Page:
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Roanoke’s ordinance for camping ban on downtown sidewalks proved to be effective



Roanoke, Virginia – More than a month has passed since the City of Roanoke declared it illegal to camp on downtown sidewalks, causing many people facing homelessness to find other shelters.

In collaboration with the city, Roanoke’s Homeless Assistance Team, often known as “HAT,” has worked to remove people who are experiencing homelessness from the streets of the city.

“What we do is we work with folks that are unsheltered, living on the streets. And our role is to build relationships first and build trust and then work with connecting individuals to services,” said human services administrator, Matt Crookshank.

The team from Crookshank’s organization went door to door, alerting unhoused people about the ordinance’s implementation and connecting them with services prior to the ordinance’s implementation this year.

“We haven’t really seen an increase in need because of the ordinance,” he said.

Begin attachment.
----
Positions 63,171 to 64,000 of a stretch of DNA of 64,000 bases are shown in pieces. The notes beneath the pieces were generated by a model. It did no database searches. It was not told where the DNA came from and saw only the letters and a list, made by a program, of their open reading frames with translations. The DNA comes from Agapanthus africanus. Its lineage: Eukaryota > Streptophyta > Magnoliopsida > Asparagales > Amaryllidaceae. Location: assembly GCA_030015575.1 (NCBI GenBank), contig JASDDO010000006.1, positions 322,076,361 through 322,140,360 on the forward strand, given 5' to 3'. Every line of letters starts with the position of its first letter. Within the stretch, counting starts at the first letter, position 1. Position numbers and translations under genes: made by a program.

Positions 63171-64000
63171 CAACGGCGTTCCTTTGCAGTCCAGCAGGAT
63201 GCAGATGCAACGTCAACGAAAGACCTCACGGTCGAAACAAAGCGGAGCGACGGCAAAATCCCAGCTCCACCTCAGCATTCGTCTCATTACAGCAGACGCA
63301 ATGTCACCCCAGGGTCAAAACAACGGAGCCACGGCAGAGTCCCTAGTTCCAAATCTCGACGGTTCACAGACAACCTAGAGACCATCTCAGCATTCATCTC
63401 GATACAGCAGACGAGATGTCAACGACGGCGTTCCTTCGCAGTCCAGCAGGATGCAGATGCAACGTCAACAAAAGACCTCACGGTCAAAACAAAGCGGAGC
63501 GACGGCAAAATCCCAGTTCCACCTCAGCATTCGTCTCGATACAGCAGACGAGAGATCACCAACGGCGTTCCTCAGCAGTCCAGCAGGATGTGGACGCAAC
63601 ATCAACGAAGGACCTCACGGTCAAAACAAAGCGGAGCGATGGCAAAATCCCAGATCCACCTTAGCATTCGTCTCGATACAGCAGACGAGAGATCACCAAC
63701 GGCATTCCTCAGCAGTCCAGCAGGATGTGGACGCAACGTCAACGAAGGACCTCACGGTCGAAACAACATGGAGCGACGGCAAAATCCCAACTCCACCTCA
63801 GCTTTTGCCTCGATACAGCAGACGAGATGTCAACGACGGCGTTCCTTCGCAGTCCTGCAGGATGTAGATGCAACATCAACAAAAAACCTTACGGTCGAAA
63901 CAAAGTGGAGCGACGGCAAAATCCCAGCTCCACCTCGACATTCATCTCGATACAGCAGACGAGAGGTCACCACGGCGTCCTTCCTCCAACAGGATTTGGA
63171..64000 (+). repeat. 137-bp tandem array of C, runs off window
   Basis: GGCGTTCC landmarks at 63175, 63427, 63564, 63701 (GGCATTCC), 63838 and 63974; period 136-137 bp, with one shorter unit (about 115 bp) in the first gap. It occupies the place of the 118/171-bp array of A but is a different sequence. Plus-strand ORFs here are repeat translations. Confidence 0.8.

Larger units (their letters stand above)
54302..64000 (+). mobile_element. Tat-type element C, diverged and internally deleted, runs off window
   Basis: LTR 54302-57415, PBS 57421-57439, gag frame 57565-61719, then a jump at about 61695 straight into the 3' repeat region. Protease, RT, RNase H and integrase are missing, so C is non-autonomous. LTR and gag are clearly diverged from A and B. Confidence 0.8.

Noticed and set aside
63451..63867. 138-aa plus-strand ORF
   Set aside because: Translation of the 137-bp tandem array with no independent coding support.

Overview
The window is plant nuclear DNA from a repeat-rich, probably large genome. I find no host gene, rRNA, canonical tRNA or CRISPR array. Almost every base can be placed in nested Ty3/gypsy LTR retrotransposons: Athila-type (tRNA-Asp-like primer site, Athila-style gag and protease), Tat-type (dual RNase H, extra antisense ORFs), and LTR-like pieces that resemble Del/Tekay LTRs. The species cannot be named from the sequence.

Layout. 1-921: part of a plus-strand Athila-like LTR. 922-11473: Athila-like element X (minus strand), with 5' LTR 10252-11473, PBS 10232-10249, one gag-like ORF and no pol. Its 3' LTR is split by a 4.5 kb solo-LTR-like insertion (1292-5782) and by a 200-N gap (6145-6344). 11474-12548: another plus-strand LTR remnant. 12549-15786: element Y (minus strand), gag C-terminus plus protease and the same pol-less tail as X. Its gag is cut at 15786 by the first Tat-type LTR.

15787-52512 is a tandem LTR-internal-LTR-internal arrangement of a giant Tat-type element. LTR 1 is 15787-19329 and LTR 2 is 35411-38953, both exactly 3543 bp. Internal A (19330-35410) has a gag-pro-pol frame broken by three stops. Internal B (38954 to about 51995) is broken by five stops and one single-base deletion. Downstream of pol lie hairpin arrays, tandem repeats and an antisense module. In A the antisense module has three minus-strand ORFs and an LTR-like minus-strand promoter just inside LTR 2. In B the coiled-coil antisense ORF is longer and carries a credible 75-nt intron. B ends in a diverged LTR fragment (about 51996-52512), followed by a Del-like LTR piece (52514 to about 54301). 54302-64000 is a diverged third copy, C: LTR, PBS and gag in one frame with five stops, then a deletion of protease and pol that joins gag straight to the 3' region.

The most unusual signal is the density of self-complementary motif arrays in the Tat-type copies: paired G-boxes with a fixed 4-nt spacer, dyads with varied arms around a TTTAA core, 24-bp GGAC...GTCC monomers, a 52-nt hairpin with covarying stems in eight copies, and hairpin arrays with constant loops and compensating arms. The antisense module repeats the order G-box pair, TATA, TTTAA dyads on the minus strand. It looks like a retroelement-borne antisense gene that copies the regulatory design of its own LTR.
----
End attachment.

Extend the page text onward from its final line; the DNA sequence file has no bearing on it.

A section of the sidewalk along Church Ave. used to be a sleeping area for those who were homeless at one point in their lives. Since the ordinance was passed, people have been leaving the neighborhood and going to places like the Rescue Mission or finding other places to stay for the night outside of downtown.

“We’ve seen encampments pop up, some in Southeast in other parts of the city. Folks have dispersed and spread out which is what we kind of thought would happen with the ordinance,” said Crookshank. “But we are doing everything we can to make sure folks are connected to services and engaged and working towards solutions,” he said.

Officials from the city have previously said that the ordinance is about compliance rather than punishment. According to Bob Cowell, the city manager, it has been effective. He issued a statement in which he said, in part, “Since its adoption, there has been no enforcement action needed related to camping on sidewalks in downtown. The combined efforts of educating folks about the ordinance and increased outreach efforts has proven beneficial and compliance has been voluntary.”

HAT is very focused on its goal of connecting people who are homeless with the help they need.

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